Waterford Kamhlaba UWC of Southern Africa

Location: Mbabane, Swaziland
Student profile: 600 students aged 11-20
Founded: 1963 (UWC since 1981)
Visit their website: Here


Waterford Kamhlaba United World College of Southern Africa is a pan-African institution with a global outlook . 80% of the students are from Africa. As well as teaching the IB Diploma, the school also has younger students from Forms 1-5 (aged 11-16). This creates a particularly diverse community, encompassing a wide range of age groups, experiences and cultural and socio-economic backgrounds.


Waterford Kamhlaba was founded in 1963 in opposition to the apartheid system of education then being practised in South Africa. The school has historically played an important role in opposing oppression and advocating democracy in southern Africa and became a UWC in 1981. Since the end of the apartheid era, countries in Africa that are experiencing conflict or post-conflict conditions have become a particular focus for student recruitment, with the aim of developing leadership potential in the region.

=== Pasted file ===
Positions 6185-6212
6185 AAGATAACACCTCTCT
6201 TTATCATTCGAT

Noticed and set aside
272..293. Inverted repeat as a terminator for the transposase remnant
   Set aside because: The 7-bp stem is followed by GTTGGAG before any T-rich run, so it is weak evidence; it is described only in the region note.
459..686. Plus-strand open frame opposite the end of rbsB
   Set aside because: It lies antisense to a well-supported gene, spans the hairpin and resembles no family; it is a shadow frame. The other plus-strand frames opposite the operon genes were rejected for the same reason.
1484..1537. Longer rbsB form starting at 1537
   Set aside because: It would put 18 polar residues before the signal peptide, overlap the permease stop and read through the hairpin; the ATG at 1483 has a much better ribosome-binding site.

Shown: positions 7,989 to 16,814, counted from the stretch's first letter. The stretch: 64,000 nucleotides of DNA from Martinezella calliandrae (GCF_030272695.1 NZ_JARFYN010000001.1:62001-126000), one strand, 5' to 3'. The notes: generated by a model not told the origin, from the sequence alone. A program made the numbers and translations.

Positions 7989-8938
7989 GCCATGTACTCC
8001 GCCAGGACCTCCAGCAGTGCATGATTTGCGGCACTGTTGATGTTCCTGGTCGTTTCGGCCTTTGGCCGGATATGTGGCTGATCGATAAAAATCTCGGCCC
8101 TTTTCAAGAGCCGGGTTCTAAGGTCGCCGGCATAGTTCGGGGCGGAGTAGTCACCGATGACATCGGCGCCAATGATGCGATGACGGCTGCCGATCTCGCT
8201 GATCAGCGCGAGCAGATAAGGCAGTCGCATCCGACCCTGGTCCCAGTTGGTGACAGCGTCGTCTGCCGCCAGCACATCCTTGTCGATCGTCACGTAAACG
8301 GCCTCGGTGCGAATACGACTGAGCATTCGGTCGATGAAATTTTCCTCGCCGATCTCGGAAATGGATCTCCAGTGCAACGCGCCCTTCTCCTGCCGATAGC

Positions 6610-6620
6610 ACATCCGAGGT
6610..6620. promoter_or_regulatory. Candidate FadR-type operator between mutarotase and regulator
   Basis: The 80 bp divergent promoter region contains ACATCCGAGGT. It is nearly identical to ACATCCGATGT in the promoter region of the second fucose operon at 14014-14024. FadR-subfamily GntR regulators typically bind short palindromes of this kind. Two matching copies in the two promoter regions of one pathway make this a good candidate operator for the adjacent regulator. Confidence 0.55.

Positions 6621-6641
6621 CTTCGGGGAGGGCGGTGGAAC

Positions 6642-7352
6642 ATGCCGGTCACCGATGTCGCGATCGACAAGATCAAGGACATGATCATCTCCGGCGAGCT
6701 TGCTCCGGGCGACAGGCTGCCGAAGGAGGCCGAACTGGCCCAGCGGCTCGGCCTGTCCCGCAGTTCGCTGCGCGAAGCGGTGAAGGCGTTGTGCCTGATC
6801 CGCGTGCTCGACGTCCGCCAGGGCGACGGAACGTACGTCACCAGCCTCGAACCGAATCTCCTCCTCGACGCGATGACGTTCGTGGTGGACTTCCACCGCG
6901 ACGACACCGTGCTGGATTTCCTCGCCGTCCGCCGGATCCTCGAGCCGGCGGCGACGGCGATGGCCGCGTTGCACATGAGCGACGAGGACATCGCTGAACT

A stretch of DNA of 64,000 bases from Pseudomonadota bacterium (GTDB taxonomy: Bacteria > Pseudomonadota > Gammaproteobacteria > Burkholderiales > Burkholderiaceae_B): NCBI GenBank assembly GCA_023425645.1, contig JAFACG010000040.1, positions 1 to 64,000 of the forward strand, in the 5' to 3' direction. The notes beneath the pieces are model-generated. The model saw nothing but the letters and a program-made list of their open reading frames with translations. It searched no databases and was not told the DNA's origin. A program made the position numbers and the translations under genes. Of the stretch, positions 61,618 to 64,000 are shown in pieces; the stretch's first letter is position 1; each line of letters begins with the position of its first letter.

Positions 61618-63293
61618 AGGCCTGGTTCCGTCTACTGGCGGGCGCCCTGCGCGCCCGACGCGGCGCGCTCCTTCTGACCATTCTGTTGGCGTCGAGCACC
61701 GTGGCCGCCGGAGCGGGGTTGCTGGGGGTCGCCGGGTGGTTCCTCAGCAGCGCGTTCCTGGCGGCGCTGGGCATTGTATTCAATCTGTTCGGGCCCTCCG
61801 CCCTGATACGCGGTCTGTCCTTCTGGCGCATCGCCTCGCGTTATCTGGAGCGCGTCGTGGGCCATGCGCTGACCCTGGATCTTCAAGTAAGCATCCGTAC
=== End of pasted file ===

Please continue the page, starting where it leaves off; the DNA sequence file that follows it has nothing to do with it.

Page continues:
The campus and facilities

As a developed world institution in a developing country, Waterford Kamhlaba UWC offers many opportunities for students to experience at first hand some of the paradoxes, contrasts and opportunities of the world they live in. The college buildings are attractive but deliberately modest, being located in country where 70% of people live on less than US$1 a day.

Beyond the classroom

The school’s community service programme is an integral part of the student experience, with around 25 projects that reflect the college's values: encouraging and enabling education; promoting international and cultural understanding; alleviating poverty through shared resources; providing care for those affected by Aids and HIV; and demonstrating a commitment to a sustainable future. Projects include orphan care, literacy teaching, construction of soup kitchens and other buildings for some of the most impoverished communities in Swaziland, environmental initiatives, and sports and creative learning for orphaned and vulnerable children.
Aids and HIV have had a devastating impact in Swaziland, as in so many sub-Saharan African countries, and the impact of the community service work in this context is very real.
Students are also offered a vigorous and wide-ranging programme of extra-curricular activities in the evenings and at weekends, including many student-led initiatives such as film festivals, workshops and discussions about current affairs and international issues. In sports activities, the emphasis is on participation rather than competition.